Category Archives: me

Daydream Games

According to my notes, in the last week I’ve read Heart-Shaped Box, seen District 9, and knit the sleeve of a sweater. I’m also up to 17,000 words on my NaNoWriMo project, which has been eating my brain when I’m not working on something else.

Part of the fun of this is that by writing every day, at a pretty steady pace, I’m giving myself permission to daydream that I too could be a Real Professional Writer, with books on shelves at Powell’s and fans who give me 5-star ratings on Amazon. I imagine that I will finish this book, and I will revise it and sell it to a publisher, and I will write another one that will be even better. And really, this is an easy dream to indulge. I’ve been writing stories on and off since I first learned to read and write.

This fits in nicely with Russell Davies’ notes from his Playful talk, about things that are barely games, exercises that tend to be open-ended and have a minimum of rules. He says,

When I walk through the crowds on Oxford Street a tiny part of me is pretending I’m an assassin slipping steely-eyed through the crowds in order to shake the agents on my tail. And I bet it’s not just me. I’m not saying I’m massively deluded, just that, very often, some bit of us is always trying to play those games, to make mundane things more exciting. … I think that’s why we find Jason Bourne so resonant. It’s easy pretending to be him. Because most of the time he’s just commuting.

Click the link for the full thing with some fun pictures, graphs, and interesting ideas. The comparison of time spent in “moody commuting” vs. “fighting & killing” cracks me up.

Pretending to be a writer is enough fun that a lot of people do it, though most remain at the stage where they haven’t gotten around to putting words on paper (or screen, as the case may be) just yet. Right now I have a third of a novel, which may or may not massively suck (probably does, since it’s an unedited first draft), and I don’t have to have a real plan. But the possibilities seem endless, especially if I just continue to write. I like this feeling; it’s a good place to be.

# # #

A quick “things for sale” reminder: I have yarn and felt things in my Etsy shop. They make lovely gifts. I’m also thinking about setting up some sort of photo print shop, and putting last year’s family cookbook Christmas project up for sale as a food bank fundraiser. It has a jello salad recipe in honor of my aunt, who died last spring, as well as a number of other tasty things.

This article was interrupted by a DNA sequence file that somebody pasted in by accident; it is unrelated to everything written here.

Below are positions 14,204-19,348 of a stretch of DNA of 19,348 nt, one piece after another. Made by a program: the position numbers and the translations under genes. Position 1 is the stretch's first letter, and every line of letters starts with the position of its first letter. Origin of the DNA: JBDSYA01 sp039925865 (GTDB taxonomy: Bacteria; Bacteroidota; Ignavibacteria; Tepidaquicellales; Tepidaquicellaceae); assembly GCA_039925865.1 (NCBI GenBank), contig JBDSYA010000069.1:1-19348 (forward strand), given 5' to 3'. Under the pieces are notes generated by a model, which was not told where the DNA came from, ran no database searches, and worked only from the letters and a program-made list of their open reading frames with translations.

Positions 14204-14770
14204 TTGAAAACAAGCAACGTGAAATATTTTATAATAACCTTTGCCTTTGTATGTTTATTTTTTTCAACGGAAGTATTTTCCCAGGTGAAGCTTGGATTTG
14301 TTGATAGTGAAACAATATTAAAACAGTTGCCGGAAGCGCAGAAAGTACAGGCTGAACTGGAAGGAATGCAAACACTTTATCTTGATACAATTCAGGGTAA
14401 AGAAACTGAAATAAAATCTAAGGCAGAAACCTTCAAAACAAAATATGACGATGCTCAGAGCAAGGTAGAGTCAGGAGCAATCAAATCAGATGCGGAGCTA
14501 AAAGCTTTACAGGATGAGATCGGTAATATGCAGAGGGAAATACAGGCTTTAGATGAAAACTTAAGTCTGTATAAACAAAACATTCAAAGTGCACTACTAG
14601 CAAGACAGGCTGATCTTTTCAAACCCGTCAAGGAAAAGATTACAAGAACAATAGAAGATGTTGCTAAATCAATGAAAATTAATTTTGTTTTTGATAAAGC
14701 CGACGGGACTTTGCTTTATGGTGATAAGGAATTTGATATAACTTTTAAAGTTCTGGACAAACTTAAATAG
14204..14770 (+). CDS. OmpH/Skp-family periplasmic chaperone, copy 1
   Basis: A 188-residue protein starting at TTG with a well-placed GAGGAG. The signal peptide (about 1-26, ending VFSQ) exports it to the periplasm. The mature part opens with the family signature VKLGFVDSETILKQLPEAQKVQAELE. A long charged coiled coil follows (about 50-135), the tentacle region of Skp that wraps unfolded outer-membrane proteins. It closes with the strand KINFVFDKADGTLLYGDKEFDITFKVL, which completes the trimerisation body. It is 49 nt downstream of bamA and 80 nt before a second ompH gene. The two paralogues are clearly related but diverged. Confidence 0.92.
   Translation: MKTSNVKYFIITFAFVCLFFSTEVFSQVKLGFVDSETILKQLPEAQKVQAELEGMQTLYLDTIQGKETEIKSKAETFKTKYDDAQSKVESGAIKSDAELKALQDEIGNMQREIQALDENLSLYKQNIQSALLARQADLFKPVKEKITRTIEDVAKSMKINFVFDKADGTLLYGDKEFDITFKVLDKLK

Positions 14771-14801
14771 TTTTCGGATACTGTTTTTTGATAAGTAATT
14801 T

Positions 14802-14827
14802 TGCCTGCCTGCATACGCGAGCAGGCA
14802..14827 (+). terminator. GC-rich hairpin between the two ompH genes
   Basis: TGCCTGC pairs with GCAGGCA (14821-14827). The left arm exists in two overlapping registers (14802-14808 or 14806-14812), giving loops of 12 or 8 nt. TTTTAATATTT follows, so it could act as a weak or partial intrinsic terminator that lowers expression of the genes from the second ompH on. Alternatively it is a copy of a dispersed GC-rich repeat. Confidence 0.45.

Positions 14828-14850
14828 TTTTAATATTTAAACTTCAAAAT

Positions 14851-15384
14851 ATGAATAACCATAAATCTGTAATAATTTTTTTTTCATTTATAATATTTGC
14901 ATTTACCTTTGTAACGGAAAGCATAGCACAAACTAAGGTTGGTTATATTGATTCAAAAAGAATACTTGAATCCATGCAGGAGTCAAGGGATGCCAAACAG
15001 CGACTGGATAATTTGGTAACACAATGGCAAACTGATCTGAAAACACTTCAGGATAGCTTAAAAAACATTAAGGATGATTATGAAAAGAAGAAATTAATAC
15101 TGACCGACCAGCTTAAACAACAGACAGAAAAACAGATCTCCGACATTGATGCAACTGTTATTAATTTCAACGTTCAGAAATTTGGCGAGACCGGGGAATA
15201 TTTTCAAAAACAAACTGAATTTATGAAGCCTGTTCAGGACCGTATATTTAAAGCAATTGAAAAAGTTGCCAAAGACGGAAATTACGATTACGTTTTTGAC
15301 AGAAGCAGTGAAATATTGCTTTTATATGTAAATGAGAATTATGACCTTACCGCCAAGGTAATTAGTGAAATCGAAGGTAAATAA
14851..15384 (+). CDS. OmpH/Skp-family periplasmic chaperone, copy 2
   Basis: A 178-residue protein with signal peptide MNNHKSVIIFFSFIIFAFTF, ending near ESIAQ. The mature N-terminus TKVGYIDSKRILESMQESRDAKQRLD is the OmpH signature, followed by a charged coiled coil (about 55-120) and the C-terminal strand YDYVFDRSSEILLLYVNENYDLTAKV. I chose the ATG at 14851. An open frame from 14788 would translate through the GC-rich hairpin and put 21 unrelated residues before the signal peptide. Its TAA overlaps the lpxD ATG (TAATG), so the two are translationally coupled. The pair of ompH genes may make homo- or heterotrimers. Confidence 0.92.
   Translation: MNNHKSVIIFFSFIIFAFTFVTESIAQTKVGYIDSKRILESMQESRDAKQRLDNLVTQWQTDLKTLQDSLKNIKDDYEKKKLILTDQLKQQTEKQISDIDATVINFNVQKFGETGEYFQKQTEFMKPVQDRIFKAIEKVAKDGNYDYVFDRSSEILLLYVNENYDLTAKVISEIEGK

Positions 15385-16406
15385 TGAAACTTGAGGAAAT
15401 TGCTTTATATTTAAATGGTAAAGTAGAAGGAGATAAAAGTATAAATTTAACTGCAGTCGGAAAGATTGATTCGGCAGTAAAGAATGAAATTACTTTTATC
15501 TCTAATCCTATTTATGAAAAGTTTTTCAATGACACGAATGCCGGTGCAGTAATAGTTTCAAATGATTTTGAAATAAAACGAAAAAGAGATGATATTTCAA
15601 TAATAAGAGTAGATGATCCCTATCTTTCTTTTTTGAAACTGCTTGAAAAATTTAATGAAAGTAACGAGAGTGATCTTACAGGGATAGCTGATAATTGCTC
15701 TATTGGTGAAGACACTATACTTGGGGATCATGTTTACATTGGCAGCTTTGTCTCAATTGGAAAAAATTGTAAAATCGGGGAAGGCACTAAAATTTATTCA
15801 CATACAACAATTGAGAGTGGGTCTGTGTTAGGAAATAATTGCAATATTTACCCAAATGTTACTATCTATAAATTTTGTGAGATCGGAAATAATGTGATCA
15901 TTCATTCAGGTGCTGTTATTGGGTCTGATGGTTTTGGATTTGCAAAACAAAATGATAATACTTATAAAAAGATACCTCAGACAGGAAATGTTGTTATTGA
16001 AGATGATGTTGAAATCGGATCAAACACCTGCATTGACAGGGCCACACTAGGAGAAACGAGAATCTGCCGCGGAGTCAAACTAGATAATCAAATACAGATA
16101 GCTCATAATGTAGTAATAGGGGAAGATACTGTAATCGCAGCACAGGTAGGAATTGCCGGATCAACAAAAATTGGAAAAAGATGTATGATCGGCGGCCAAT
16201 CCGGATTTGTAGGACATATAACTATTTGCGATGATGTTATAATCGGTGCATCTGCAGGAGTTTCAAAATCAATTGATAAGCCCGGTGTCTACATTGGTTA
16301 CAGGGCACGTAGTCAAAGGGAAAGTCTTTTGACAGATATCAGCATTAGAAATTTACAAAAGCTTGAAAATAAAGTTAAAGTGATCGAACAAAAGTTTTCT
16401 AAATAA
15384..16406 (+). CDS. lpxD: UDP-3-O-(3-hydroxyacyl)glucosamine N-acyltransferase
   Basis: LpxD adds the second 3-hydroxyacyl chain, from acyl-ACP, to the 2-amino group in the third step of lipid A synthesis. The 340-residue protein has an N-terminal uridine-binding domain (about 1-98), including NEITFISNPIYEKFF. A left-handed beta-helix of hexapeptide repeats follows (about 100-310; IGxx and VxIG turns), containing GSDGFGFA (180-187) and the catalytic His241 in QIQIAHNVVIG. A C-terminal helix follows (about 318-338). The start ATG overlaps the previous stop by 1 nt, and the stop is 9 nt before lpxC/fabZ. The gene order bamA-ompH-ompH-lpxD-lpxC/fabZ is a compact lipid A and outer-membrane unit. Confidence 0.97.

Progress Report

Back in September I started keeping a daily log of everything I make, read, and watch, along with excursions like meetings or trips to the farmers market. It’s on paper to discourage over-analyzing, and excludes my “day job” work (I try to keep that in its own area).

Anyhow, this lets me go back and see how I’m spending my free time a bit more clearly, which is nice when you’re juggling a bunch of different side projects.

Open Source Bridge is winding up again, starting with an initial fundraising push. If you’d like to get involved, we started a new mailing list (we weren’t very happy with how we split things up before). Sign up and see where you can help.

I haven’t forgotten about I <3 Food Carts, but I also don’t have any new news other than plans to start the layout this week. The cart owners survey has received some neat responses, but there’s definitely room for more.

There’s some neat stuff going on around the City of Portland and open source, but not much that’s ready to point to yet. My part mostly involves going to meetings, and later asking people I know “so if there was going to be [a regional data apps contest|a professional association for open source developers|a bouncy castle with kittens and rainbows], what would you want it to do?”


I’ve been doing some more drawing. Right now I’m inking the sketch from the Lovecraftiana post (I finally learned out how to use the pen tool in Photoshop, and to make better use of layers for lighting and coloring, and now it’s up there with photo editing for “most relaxing computer activity”). The picture above is my first attempt to put some of these new skills to work.

My Etsy shop has been barren a while, but after a fair amount of waffling, I relisted some of my favorite unsold items. There’s still several skeins of handspun yarn, hand-dyed sock yarn, scarves, and bags available, and I have more I may list if these sell.

All of the knitting projects have stalled again, possibly because I’m reading instead. I started Planetary, which is interesting timing because the last issue just came out, and now I’m in the middle of Unseen Academicals, which is succeeding in cramming in all the football [soccer] culture jokes possible (I’m not even convinced I’m catching them all, myself).

And you know, other stuff. Like noticings and Freakangels and thinking up ideas for when Newspaper Club is open for business and enjoying the pre-Halloween surge of Lovecraftian crafts being linked everywhere. But not very many events because I seem to want to hole up at home and think, more than anything else right now. It’s a good change from the first half of the year.


Part One:


Lucas and I have a running joke about Mudshark being the Lurker in the [Hallway, Bookshelf, Closet, ...]. When we were working on Yog’s Notebook [1], we both read the Lovecraft/Durleth novel The Lurker at the Threshold, which is about an encounter with Yog-Sothoth, the zine’s namesake.

I don’t remember who started it, but Mudshark is kind of an odd furry monster of a cat, so it stuck.

Part Two:

I came down with a cold on Friday, forcing me to cancel all my plans in favor of lying around coughing. I barely felt well enough to read (a dire situation!), so I was browsing around on my phone thinking about Halloween costume ideas when some line of free association got me thinking about historical expedition gear and Lovecraft [2]. This led to finding some very nice patches and pins commemorating the 1930-31 Miskatonic University expedition to Antarctica (sadly, all sold out).